Or, as long as we're using our imaginations to their fullest for this thought experiment, how about pitting some of the robots against a giant robotic dragon, in homage to Beowulf and Sigurd?

BLB said...

My first thought is that robots would definitely have an edge during the Black Death.

And KTS - it's an interesting passage from the parliament rolls about siege equipment: In the Rolls of Parliament for Richard II, 1377 October (Volume III, page 10, items 38, 39 and continuing), a knight mentions encountering "a trebuchet beyond anything which had been seen before in those parts" (in the translation of the new PRME edition) (un trebuchet outre ascun mesure qe l'en avoit unqes veeu par devaunt en celles marches).

Aiglet said...

I love the plague idea, but then I think swarming robots are nifty.

You might want to show them clips from the trebuchet/catapult division of the most recent punkin' chunkin' competitions, to give them some idea of the power of even badly built siege machines. (Well, I admit that I also think that particular contest is deeply amusing.)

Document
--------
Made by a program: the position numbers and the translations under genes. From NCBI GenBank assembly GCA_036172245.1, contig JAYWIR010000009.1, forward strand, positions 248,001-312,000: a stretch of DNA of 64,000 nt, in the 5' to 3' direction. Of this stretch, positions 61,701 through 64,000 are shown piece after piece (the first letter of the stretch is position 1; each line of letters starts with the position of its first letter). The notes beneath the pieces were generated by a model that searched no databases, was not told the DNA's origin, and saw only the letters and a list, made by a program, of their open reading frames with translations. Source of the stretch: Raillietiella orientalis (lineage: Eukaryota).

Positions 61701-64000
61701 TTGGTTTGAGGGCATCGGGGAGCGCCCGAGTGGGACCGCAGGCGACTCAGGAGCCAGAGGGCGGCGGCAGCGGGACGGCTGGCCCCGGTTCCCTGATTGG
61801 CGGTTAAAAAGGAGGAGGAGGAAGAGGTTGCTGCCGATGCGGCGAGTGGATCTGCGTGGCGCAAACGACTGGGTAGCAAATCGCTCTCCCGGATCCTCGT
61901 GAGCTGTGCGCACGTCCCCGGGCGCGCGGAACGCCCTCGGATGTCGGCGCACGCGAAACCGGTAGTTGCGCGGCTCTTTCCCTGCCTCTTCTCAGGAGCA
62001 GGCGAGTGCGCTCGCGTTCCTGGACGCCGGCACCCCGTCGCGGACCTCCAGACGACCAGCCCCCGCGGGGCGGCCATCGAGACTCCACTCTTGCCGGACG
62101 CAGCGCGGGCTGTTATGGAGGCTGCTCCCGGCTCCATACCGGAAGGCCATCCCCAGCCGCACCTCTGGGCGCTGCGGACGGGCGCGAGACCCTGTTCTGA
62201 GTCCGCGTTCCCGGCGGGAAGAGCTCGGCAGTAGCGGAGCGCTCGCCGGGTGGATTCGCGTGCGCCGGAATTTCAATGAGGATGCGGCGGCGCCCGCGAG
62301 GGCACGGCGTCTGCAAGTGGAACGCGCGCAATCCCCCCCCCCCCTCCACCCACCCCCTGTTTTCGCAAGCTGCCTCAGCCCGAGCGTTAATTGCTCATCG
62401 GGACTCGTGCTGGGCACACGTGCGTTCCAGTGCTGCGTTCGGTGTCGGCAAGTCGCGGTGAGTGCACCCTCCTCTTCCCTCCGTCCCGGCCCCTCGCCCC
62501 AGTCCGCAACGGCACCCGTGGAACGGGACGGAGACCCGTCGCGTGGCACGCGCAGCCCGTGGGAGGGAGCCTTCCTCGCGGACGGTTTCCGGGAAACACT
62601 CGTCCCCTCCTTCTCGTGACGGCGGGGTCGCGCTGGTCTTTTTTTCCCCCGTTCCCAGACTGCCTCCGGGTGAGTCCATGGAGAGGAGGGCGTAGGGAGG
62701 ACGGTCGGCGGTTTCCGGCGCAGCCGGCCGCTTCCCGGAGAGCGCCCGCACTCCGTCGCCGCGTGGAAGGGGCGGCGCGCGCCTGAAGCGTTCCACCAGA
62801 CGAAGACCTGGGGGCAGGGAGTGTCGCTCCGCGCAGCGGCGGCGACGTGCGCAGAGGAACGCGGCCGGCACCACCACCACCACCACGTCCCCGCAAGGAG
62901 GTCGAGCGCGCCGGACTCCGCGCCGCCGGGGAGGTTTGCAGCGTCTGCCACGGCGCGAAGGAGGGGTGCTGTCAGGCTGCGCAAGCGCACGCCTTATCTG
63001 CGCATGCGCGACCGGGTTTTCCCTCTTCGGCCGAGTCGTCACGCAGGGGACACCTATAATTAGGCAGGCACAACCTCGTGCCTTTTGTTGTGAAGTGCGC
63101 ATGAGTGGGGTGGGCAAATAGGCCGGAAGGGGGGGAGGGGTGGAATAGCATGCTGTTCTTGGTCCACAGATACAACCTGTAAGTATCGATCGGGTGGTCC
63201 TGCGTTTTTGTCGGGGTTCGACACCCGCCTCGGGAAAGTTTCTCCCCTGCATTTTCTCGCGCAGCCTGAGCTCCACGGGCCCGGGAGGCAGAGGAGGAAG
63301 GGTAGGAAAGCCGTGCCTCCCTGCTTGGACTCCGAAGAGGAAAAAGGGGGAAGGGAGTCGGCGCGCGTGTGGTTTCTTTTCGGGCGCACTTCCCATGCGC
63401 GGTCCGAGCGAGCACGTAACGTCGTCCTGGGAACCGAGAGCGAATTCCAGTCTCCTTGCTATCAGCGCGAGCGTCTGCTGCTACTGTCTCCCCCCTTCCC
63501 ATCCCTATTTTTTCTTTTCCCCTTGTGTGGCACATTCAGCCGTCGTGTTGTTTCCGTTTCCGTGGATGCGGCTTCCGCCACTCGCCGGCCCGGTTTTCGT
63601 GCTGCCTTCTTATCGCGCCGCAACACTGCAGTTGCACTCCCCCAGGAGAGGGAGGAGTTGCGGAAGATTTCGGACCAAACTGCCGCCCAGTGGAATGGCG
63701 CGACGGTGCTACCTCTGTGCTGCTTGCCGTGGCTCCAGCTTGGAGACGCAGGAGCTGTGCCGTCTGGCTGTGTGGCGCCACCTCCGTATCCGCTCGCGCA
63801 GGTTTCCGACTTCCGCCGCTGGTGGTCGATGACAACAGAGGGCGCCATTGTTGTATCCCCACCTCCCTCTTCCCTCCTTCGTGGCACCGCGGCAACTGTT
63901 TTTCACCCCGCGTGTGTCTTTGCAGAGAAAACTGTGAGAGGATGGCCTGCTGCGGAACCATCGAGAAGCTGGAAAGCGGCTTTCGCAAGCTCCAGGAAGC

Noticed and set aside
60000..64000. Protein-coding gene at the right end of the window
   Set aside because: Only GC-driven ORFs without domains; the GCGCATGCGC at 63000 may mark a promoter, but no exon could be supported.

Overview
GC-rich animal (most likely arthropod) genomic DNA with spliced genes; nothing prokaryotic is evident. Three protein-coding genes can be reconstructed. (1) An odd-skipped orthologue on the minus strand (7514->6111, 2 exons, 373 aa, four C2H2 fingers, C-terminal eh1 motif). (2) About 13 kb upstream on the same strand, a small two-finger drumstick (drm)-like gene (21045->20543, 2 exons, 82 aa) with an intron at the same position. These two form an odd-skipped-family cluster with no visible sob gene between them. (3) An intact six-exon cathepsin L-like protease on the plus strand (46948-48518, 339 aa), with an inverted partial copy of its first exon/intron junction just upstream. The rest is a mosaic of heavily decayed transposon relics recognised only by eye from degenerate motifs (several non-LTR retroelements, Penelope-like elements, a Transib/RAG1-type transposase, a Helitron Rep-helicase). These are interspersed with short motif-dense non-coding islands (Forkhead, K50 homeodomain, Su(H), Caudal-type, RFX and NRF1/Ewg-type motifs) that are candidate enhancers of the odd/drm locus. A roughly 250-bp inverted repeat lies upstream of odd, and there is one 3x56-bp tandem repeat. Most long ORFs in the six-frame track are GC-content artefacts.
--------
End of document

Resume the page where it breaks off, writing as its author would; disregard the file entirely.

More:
I was thinking you could use traditional fairy-tale elements as well as medieval ones, so you could have the "through the woods" competition (ala Red Riding Hood, only with more wolves and less talking), or the "tower climbing" segment... Less academic, but something the kids will already know about.

Karl Steel said...

BLB: thanks for being my memory's hero. I love how that reference makes the trebuchet sound like a particularly large animal...a marlin, or a buffalo.

Jeffrey J Cohen said...

A medieval robot: the pin-operated steed of brass in the Squire's Tale. A medievalesque trebuchet: the pumpkin launcher (scroll down once you follow the link) that inaugurated BABEL in 2005.

You could have so much fun with this, Eileen. A quick activity that is hands-on and that you can actually use the robots against is to build castles out of construction paper and water bottles. I know that sounds cheesy but I can post a nice one my son did in his "King Arthur's Court" summer camp many years ago. Plus, it'd be really fun to destroy a castle with a robot.